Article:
Will all this be achieved? There are risks such as:

Will the wage agreements hold?
Will the economic growth predicted be achieved (4% in 2015)?
Obviously, we all have our own opinions and beliefs, but the fact that global markets were calmed tells us they will give the Minister latitude to see if he can deliver on the three year outlook.

© DotNews, 2005-2012. This article is a general information sheet and should not be used or relied on as legal or other professional advice. No liability can be accepted for any errors or omissions nor for any loss or damage arising from reliance upon any information herein. Always contact your legal adviser for specific and detailed advice.

Is your staff being swamped by garnishee orders?

garnishee_BUnsecured loans have boomed in the local economy. It has been recently estimated that there are 3 million garnishee orders in South Africa and up to 15% of the labour force are affected.  You will probably have processed some of these orders through your payroll system. As they are usually against your economically vulnerable staff, it is worth asking yourself some questions about garnishee orders.

What are garnishee orders?

Firstly you may come across the term “emoluments attachment order”.  This in fact more correctly describes this type of order, although in practice “garnishee order” is more widely used and understood.  These orders are legally the easiest recourse unsecured lenders have to get loans repaid. The main requirement to get a garnishee order from a Magistrate’s Court is evidence there is a debt owed. The garnishee order is served by the sheriff of the court on the employer of the debtor. It sets out the amount to be deducted from the employee’s salary and the number of payments needed to settle the debt. It will contain a case number, be stamped by the clerk of the court, the full name and I.D number of the employee plus the signature of the attorney applying for the garnishee order.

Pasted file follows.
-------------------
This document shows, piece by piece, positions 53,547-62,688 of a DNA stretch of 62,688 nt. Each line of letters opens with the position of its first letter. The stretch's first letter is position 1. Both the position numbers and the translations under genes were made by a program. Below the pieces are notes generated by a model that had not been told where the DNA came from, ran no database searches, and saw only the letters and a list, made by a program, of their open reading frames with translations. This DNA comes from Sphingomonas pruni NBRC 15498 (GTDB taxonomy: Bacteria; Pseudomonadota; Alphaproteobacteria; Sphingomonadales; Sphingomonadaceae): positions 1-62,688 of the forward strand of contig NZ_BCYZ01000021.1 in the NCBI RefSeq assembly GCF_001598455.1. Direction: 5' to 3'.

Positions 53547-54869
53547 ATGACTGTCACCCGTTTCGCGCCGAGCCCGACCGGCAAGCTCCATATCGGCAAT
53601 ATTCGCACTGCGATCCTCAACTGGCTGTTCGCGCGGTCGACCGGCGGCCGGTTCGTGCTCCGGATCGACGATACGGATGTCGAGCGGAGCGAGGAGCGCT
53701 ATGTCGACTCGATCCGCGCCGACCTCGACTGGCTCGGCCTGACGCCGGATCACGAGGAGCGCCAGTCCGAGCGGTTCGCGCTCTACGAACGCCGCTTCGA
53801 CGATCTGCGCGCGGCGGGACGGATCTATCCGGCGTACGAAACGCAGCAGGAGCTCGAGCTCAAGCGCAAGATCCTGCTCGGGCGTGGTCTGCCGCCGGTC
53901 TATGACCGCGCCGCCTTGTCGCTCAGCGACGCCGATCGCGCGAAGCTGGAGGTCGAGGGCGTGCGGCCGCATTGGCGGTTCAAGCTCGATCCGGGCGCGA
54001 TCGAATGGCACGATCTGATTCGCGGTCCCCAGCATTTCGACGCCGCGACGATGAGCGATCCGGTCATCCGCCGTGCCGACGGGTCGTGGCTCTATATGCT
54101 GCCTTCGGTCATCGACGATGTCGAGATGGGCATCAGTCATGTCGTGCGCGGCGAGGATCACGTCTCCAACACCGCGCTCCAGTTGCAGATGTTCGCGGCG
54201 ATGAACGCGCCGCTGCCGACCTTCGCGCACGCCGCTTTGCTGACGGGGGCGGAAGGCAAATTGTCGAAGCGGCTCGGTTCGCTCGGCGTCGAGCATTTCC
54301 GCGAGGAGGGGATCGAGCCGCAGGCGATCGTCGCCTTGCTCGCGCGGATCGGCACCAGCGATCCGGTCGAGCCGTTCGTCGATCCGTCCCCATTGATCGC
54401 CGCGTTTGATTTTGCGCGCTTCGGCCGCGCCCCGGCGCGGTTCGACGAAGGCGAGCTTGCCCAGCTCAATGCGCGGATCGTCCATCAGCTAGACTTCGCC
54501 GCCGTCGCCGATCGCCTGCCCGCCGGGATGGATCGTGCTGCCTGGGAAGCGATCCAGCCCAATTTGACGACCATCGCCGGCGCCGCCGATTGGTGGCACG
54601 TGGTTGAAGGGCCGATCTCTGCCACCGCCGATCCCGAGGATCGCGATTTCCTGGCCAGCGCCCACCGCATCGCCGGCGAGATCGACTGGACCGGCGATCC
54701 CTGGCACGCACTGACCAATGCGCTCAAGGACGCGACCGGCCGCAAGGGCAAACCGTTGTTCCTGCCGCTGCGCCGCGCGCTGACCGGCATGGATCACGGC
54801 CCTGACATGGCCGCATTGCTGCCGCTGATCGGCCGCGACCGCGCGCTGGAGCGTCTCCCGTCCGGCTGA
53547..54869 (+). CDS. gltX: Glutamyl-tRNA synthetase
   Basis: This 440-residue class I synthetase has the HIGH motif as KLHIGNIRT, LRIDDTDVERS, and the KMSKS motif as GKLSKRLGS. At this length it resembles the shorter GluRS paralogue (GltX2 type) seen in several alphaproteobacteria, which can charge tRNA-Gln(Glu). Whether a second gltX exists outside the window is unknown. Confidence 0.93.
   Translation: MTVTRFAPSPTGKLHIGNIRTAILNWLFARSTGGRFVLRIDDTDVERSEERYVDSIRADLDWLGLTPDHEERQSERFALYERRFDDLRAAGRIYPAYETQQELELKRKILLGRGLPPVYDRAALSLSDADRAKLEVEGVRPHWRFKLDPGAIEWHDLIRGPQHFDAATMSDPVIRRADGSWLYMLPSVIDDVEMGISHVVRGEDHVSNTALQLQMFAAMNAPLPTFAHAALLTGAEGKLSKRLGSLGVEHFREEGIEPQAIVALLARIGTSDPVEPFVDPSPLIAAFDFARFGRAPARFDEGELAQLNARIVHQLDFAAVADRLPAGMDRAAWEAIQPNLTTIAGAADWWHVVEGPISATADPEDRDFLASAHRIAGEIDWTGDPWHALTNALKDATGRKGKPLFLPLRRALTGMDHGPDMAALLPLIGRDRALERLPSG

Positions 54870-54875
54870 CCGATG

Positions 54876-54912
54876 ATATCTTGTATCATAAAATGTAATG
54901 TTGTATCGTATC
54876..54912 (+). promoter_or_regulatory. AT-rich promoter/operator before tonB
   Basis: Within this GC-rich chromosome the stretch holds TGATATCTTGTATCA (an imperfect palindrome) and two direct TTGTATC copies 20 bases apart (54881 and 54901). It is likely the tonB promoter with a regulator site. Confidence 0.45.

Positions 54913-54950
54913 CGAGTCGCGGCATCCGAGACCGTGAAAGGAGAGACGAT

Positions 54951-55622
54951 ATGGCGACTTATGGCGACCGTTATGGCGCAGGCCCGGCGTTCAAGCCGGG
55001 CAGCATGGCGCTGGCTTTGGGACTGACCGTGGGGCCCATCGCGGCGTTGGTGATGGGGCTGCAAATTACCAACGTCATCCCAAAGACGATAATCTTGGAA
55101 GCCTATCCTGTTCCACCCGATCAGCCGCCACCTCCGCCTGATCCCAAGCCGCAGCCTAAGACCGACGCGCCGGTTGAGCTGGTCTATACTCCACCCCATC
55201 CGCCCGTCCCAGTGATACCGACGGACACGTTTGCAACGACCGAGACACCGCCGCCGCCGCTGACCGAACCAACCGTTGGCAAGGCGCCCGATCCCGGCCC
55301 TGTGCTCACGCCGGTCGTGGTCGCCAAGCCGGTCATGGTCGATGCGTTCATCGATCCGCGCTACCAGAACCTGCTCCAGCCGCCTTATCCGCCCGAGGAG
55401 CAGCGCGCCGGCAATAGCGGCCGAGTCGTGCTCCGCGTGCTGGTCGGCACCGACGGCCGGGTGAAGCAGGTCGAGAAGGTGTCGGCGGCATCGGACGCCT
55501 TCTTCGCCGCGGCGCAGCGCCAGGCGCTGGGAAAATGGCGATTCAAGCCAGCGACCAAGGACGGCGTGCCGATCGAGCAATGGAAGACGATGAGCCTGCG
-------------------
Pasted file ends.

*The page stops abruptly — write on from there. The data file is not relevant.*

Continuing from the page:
There is no requirement that the Court consider whether the repayments are affordable. Clearly, garnishee order procedures have loopholes which unscrupulous lenders might exploit to get repaid. An investigation on a multi-national’s payroll found instances of employees who ended up with no take home pay or had up to 12 garnishee orders against them.

What can you do?